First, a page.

So, is e-mail peer-to-peer? If not, what did Tanenbaum mean by saying that?

I have a networks question about slotted aloha protocol

ii. 500 users are competing for the use of a single slotted ALOHA channel. The average
user makes 72 requests per hour. A slot is 100 μsec. What is the approximate total
channel load?

graphs and networks – How to extract the adjacency matrix associated with a subgraph defined by FindPath

For a directed graph g, one can obtain its adjacency matrix as:

g = RandomGraph({10, 20}, DirectedEdges -> True, VertexLabels -> "Name")
AdjacencyMatrix(g) // MatrixForm

Then, a subgraph of g defined by all the pathways from vertex 6 to 4 is:

fp = FindPath(g, 6, 4, Infinity, All)
hfp = HighlightGraph(g, Subgraph(g, fp, VertexLabels -> "Name"))

I want to find the adjacency matrix of hfp, showing the highlighted edges in hfp in a 10 by 10 matrix (the size of the original digraph g).

python – Problem in Bayesian Neural Networks PYMC3 code execution..error: (‘Variable type field must be a TensorType.’,)

I am trying to execute the following program and it is showing the following error: (‘Variable type field must be a TensorType.’, <Sparse(float64, csr)>, Sparse(float64, csr)).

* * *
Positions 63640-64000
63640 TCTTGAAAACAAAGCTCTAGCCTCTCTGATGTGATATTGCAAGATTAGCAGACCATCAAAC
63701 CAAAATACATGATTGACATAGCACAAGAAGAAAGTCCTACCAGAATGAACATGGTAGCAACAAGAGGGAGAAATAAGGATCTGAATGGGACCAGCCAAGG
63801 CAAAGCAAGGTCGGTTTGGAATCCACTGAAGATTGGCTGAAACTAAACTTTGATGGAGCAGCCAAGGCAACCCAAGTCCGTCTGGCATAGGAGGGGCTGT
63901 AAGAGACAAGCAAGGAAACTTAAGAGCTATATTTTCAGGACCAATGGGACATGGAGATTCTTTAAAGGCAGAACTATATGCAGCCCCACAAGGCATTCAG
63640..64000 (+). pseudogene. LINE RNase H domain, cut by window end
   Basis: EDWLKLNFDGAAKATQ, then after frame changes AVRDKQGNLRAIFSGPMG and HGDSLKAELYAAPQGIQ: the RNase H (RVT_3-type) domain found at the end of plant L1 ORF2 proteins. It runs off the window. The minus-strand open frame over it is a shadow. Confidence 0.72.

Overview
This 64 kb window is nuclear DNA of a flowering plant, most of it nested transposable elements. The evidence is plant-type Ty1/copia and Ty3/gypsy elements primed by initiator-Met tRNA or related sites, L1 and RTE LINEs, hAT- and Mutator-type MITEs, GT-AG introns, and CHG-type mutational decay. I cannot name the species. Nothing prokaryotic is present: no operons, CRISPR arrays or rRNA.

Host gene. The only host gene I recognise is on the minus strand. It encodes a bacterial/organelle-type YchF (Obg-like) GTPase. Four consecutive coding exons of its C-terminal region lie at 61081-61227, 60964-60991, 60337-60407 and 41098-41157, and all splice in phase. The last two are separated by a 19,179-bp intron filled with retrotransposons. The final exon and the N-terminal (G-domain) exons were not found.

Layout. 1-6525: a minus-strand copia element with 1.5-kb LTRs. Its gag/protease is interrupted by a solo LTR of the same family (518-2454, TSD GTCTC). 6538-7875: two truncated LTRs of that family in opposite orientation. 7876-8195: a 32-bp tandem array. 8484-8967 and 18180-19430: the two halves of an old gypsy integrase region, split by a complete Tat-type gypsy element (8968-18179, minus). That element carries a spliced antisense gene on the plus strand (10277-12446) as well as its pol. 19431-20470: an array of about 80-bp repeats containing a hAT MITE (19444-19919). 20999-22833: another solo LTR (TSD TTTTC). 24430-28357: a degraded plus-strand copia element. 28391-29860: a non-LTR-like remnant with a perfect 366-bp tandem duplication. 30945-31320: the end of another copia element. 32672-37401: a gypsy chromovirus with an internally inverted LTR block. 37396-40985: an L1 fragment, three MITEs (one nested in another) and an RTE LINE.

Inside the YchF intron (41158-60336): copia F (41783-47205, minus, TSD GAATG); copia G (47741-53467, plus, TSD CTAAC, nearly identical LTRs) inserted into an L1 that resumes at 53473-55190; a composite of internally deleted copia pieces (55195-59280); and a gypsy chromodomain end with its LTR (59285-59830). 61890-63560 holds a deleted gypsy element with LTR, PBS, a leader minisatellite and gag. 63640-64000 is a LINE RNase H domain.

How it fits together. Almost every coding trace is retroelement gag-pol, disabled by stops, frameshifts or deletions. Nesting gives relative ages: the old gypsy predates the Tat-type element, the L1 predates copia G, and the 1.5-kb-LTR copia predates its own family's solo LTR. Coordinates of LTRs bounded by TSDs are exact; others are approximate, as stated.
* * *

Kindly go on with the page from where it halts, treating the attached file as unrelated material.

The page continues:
I dont know why it is wrong.in the bold line( acts_1= pm.math.sigmoid(pm.math.dot(ann_input, weights_in_1)) )..can anyone help to solve this issue..thanks in advance…

program :

import theano.tensor as tt
import pymc3 as pm

X = x_vector.astype(floatX)
Y = y.astype(floatX)

X_train, X_test, Y_train, Y_test = train_test_split(X, Y, test_size=.3)

ann_input = theano.shared(X_train.astype(‘float64’))
ann_output = theano.shared(Y_train.astype(‘float64’))

init_1 = np.random.randn(20, 6).astype(floatX)

with pm.Model() as nn_model:

mu_a = pm.Normal('mu_a', mu=0., sigma=100)
sigma_a = pm.HalfNormal('sigma_a', 100.)

weights_in_1 = pm.Normal('w_1', mu=mu_a, sd=sigma_a,
                      shape=(20, 6), testval=init_1)
***acts_1= pm.math.sigmoid(pm.math.dot(ann_input, weights_in_1))***                

 # Define likelihood